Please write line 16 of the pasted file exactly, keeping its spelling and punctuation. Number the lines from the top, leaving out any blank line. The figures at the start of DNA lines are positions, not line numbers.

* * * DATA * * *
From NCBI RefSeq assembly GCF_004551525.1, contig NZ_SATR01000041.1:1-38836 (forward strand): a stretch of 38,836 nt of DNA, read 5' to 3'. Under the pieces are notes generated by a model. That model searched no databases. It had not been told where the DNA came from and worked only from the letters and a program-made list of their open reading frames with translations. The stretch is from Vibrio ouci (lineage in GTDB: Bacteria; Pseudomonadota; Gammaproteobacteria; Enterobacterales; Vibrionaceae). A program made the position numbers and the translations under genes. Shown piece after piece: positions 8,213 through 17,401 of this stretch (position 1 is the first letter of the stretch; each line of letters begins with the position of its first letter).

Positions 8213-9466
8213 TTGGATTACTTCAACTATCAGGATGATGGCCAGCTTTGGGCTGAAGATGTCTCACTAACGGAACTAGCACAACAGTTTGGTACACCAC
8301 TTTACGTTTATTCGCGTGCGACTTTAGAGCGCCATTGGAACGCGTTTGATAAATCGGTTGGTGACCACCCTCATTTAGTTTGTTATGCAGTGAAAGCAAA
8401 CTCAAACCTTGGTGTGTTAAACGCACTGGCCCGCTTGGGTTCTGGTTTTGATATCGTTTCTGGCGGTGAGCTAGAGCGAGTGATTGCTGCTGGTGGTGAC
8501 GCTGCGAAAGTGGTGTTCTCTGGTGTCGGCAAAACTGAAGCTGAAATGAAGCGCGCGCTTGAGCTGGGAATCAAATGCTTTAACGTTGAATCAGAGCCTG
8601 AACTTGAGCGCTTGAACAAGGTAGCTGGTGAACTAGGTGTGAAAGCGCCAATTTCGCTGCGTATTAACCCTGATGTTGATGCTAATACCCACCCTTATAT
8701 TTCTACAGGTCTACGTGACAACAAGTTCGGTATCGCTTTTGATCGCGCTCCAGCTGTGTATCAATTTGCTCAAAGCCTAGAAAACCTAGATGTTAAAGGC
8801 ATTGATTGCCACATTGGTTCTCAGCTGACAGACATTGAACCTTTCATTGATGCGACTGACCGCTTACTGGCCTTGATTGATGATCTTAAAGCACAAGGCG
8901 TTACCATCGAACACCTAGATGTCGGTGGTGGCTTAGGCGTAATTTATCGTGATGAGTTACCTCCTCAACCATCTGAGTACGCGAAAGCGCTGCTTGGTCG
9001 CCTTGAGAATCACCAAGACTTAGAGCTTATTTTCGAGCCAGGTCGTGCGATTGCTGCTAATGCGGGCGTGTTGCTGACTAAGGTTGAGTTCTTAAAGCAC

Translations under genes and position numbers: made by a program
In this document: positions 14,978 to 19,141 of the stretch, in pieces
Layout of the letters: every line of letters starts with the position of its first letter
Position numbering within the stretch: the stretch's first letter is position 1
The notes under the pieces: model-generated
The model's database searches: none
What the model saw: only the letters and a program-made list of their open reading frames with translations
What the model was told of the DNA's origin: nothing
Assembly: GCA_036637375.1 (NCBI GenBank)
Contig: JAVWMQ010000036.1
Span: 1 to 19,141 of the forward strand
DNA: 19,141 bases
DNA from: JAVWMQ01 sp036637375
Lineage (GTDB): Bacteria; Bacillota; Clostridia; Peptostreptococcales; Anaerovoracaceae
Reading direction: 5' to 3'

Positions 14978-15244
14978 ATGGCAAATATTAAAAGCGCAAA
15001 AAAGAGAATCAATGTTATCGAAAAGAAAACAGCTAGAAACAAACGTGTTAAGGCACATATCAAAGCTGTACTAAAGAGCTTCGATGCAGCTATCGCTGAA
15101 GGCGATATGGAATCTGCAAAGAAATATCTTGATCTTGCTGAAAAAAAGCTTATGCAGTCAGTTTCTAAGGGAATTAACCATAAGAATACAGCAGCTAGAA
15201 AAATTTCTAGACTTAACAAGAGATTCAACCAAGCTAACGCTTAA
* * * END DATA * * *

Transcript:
The notes under the pieces: model-generated